On foot, they walk into the enveloping fog. The fog is as thick as pea soup, the visibility is greatly reduced, but they continue. An unwelcoming committee crosses paths with the investigators. It’s here they get a sense of what might be going on. Once they arrive at The Black Loin Inn, they learn Vicar Collins’s fate and that ghost fever grips Hammersmith. These opening scenes build the foundation on which the rest of the story hinges. The investigators will have to use their wits and skills to find the clues and piece together the events of the last few days if they hope to save Hammersmith and return home themselves.
The scenario takes inspiration from actual events that took place in Hammersmith in 1803, where many residents claimed to have seen or been attacked by a ghost and where one resident was mistakenly shot by a ghost-hunting mob who mistook him for a ghost. The Hammersmith Haunting is a Gaslight scenario for Call of Cthulhu 7th Edition published through the Miskatonic Repository. Designed for three to five players and ideally suited for one to two sessions of gameplay, depending on your group’s play style. Written with a classic “three-act” structure, it features both combat and investigative elements. A set of five pre-generated investigators is provided, each well suited for the investigation at hand. For those preferring to create investigators from scratch, advice on which skills may come in handy is provided.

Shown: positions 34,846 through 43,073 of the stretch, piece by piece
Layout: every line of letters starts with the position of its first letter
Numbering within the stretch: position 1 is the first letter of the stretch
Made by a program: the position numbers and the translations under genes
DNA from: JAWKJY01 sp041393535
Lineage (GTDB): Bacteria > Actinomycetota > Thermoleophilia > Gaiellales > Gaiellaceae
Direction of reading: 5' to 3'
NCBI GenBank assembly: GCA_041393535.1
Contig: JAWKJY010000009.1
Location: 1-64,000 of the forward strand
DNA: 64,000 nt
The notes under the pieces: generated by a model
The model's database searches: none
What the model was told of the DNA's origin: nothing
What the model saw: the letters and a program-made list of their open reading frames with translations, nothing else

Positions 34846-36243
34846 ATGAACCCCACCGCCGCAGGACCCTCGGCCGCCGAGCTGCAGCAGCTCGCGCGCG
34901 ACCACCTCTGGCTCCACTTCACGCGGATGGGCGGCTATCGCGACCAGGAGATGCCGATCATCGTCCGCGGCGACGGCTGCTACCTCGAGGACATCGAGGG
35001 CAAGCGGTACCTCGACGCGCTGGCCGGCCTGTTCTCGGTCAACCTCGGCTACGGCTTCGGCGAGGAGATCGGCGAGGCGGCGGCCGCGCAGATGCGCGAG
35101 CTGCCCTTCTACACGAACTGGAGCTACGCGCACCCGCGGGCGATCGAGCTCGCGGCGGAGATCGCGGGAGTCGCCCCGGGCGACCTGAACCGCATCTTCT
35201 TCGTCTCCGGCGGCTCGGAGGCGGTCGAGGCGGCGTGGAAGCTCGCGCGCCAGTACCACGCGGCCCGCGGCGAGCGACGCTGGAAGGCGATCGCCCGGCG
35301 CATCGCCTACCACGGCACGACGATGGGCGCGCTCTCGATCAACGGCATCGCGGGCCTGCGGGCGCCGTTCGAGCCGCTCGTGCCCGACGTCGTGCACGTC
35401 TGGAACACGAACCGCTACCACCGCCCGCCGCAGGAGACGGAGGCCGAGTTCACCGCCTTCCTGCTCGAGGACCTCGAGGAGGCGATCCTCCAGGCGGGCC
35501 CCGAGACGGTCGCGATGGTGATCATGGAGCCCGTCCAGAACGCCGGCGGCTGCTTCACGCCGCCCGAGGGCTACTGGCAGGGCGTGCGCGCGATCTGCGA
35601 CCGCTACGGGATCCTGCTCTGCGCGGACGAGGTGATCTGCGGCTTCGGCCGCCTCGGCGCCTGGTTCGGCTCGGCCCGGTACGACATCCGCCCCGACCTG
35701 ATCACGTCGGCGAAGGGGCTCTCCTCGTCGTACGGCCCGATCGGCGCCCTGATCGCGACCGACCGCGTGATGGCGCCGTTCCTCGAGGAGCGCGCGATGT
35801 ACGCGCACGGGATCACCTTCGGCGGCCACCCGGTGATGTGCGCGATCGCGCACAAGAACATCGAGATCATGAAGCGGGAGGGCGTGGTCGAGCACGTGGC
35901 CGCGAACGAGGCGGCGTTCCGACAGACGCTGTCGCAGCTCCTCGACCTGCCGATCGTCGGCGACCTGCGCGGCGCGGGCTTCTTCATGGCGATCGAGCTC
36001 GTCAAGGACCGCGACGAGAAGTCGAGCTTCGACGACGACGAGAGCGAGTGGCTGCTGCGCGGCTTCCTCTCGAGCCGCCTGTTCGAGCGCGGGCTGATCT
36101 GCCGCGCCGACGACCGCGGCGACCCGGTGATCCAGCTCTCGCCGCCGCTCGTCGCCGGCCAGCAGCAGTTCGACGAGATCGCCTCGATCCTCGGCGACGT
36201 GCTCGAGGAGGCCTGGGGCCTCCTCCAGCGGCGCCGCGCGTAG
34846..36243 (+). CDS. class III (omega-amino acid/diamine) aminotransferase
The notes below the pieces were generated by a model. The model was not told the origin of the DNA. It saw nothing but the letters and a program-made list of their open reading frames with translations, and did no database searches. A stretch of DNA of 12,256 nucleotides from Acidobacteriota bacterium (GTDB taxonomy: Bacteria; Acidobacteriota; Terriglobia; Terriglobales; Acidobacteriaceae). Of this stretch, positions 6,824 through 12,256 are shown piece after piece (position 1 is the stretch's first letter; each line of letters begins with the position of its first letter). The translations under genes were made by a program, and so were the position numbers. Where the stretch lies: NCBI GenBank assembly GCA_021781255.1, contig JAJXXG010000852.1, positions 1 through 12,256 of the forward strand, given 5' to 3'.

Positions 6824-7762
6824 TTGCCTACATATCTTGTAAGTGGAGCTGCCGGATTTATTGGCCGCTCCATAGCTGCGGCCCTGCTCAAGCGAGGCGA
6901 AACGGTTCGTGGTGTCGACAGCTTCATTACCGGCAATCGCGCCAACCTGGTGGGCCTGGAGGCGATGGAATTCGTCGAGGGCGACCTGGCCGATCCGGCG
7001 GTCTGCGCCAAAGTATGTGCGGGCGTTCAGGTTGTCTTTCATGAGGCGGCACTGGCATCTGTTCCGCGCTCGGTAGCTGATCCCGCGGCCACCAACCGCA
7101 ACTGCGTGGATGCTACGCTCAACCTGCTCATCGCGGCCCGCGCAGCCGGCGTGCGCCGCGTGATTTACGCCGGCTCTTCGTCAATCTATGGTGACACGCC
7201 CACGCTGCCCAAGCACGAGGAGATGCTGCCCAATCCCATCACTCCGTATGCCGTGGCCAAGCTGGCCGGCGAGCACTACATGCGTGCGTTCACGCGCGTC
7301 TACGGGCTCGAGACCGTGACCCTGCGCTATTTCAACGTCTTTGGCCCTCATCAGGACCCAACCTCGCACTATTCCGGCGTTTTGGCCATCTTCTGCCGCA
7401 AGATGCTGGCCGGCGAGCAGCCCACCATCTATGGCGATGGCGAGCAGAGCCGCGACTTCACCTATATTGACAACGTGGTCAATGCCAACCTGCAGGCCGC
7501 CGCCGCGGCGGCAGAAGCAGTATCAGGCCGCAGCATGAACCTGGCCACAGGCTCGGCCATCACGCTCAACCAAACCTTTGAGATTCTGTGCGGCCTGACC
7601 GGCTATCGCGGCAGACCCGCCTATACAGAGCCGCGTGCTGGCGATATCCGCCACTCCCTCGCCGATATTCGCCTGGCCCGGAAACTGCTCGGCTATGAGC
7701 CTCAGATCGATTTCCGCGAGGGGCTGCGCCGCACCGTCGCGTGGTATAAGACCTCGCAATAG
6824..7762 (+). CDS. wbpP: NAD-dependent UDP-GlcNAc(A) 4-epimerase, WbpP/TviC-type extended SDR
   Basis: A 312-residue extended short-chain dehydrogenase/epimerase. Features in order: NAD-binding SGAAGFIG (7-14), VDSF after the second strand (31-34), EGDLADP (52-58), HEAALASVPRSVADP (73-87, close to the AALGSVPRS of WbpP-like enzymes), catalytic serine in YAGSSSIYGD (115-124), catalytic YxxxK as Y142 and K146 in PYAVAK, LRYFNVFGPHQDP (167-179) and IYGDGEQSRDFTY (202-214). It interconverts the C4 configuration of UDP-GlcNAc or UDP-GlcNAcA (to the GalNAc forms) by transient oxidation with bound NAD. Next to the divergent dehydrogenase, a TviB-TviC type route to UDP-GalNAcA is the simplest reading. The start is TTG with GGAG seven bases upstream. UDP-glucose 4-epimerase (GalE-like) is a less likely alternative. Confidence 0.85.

The Good, The Bad
The scenario’s design is relatively linear; as with most things, there are several ways investigators can arrive at the endpoint. It’s my opinion that Clay is relatively new to Call of Cthulhu, or at least this side of the Keeper’s screen. This is evident in several ways, but as it relates to the scenario’s linear construction, we see it in her assumptions of what the investigators will or are most likely to do. However, there are a few instances where the assumptions are dialed back, and the players are given a little more free rein.
Kat Clay is by no means new to writing. In fact, she’s an established and lauded writer and novelist, with an artist’s eye, and skilled with layouts. The Hammersmith Haunting was written as part of the Fall 2021 cohort of the RPG Writer Workshop and published through Chaosium’s Miskatonic Repository. It shares some of the shortcomings we often see from this combination. During these paid workshops, authors have only 30 days to conceptualize, write, edit, layout, produce, and publish a scenario. This accelerated timeline breeds technical errors or shortcomings of some kind.